Although the human papillomavirus (HPV) vaccination can prevent a number of cancers, including cervical cancer and cancer of the throat and mouth, not enough teens or preteens are receiving the vaccine, federal health officials reported.
According to the Centers of Disease Control and Prevention (CDC), this may be because not enough doctors are recommending the HPV vaccine.
“One of the top five reasons parents listed is that it hadn’t been recommended to them by a doctor or nurse,” said Dr. Anne Schuchat of the CDC.
“Parents who aren’t planning to vaccinate lacked knowledge and didn’t hear a physician recommendation,” continued Schuchat, who directs the CDC’s National Center for Immunization and Respiratory Diseases. “We don’t think it’s an issue of politics. This is something that parents seem to be open to.”
Starting at the ages of either 11 or 12, children are supposed to receive three doses of the vaccine for it to fully work. However, a recent survey indicated that only one-third of girls who should have finished the series of vaccines got all three. The number is even lower for boys, the CDC reported.
“We were disappointed with the overall findings,” said Shuchat, adding that they were much lower than expected.
“It’s frustrating to report almost the same HPV vaccination coverage levels among girls for another year,” Schuchat continued.“Pre-teens need HPV vaccine today to be protected from HPV cancers tomorrow.”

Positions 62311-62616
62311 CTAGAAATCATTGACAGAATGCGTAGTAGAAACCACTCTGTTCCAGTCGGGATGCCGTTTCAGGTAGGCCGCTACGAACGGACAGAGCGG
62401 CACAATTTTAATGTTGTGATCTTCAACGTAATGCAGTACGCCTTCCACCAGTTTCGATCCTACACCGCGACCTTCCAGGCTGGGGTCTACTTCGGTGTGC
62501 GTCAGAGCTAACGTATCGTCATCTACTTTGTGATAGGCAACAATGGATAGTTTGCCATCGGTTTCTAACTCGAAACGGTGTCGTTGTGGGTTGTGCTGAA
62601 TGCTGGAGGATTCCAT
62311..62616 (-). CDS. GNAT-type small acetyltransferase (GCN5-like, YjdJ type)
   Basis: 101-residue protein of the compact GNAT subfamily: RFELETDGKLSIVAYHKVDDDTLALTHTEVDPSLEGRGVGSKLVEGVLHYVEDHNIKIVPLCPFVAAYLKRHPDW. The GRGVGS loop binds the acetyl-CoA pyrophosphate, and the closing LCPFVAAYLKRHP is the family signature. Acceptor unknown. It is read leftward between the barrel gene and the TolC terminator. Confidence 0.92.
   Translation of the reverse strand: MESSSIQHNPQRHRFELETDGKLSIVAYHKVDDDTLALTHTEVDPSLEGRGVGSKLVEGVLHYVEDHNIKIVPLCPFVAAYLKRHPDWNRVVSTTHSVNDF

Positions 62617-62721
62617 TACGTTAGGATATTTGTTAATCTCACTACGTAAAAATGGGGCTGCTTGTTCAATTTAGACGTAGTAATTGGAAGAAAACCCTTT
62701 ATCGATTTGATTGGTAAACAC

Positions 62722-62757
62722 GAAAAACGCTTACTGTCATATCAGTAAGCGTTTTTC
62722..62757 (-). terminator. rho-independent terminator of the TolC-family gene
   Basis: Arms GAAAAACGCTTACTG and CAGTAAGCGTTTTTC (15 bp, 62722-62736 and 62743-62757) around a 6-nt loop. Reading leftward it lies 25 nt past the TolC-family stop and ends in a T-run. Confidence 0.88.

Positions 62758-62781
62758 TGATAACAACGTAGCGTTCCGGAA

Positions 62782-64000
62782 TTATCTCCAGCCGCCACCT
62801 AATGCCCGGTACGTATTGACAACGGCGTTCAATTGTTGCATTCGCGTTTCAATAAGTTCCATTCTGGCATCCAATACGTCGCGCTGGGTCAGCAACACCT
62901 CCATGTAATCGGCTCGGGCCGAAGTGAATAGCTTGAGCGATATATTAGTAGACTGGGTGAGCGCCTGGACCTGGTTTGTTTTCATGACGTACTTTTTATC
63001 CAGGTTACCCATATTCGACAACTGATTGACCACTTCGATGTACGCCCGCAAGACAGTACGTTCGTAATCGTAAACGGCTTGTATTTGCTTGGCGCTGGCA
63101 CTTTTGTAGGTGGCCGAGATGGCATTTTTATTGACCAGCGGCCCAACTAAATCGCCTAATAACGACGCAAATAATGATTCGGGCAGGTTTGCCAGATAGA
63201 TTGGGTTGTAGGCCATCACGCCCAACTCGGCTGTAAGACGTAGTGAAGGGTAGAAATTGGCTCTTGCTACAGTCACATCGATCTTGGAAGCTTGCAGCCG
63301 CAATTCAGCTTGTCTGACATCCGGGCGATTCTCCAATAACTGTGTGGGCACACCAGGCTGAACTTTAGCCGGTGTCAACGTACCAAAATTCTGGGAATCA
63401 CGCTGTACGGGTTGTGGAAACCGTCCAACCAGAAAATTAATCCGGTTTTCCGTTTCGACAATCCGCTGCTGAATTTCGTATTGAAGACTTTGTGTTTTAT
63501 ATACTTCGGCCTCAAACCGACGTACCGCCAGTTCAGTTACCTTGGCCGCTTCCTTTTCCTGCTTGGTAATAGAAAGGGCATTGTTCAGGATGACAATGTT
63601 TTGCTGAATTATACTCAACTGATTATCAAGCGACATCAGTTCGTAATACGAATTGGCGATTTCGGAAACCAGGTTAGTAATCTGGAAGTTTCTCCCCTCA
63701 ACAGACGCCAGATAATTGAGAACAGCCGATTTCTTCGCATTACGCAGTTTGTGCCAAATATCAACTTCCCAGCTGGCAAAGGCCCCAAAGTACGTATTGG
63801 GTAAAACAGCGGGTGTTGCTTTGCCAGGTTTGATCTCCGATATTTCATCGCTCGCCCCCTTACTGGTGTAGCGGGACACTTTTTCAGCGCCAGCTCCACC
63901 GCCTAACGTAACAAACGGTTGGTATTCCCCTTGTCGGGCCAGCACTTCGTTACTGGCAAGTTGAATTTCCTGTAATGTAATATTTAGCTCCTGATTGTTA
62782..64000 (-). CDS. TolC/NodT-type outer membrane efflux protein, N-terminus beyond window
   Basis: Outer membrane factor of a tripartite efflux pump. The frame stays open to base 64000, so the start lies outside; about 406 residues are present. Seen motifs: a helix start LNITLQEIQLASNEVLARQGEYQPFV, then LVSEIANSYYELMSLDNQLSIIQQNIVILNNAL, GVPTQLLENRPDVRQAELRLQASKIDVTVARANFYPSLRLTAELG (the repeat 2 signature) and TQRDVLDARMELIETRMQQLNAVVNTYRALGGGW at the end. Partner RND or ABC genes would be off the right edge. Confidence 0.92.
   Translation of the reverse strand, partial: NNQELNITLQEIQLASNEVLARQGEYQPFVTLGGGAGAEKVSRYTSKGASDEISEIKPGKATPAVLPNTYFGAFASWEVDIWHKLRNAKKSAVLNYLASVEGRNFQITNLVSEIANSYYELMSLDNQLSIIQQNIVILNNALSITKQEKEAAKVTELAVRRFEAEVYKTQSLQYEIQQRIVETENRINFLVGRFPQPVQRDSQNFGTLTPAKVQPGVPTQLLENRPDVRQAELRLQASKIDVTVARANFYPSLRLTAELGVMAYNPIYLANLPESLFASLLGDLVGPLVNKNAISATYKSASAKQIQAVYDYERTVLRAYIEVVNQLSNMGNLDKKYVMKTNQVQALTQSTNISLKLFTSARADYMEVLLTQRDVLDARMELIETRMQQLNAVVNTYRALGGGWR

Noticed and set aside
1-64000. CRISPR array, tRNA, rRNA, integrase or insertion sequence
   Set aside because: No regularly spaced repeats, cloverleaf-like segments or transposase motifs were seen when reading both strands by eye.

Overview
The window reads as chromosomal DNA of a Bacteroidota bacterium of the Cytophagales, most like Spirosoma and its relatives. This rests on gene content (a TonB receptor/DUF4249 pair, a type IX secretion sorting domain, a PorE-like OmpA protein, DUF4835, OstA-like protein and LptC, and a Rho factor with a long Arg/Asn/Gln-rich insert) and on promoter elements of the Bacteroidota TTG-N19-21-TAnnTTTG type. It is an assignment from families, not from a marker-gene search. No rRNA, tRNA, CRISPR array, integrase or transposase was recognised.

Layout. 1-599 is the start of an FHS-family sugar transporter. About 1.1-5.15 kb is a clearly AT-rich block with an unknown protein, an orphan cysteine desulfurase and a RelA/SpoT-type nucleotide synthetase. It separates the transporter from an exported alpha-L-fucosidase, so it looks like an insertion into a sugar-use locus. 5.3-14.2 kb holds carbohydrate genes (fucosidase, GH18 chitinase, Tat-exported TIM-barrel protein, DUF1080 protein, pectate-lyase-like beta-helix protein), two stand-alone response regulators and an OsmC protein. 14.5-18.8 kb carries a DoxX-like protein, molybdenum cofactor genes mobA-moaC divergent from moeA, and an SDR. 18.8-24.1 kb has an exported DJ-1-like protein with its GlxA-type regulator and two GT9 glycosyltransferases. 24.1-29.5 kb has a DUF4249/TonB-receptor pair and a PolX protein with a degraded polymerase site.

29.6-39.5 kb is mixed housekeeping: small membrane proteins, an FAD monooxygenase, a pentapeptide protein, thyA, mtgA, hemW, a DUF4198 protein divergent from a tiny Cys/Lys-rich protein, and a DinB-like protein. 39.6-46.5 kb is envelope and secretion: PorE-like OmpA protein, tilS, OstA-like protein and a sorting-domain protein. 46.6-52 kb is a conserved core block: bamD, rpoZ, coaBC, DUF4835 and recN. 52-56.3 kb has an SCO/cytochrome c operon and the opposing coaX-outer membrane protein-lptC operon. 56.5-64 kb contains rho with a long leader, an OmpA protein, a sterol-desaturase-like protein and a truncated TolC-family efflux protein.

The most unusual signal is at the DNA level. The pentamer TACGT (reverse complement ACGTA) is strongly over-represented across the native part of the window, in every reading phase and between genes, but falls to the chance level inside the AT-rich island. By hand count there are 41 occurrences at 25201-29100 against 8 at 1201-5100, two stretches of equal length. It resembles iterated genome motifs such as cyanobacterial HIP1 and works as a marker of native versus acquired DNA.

The biggest problem is getting pediatric doctors to push the HPV vaccine, Schuchat noted. Right now, there are a number of doctors who do believe that the HPV vaccine, which is generally fully covered by health insurance and can prevent cancer in preteens and teens, is needed.
“HPV vaccinations are not necessary. They are an optional health benefit just like taking vitamins,” said Dr. Diane Harper, a professor at the University of Missouri-Kansas City School of Medicine. “The CDC should be pushing the participation in cervical cancer screening so that the young 21 to 30 year olds participate at greater rates. The current rates of cervical cancer participation are unacceptably low’s.”
However, around 79 million Americans are infected with HPV, and 14 million new people are expected to become infected every year. The vaccination can cut those numbers drastically, reported the Centers for Disease Control and Prevention.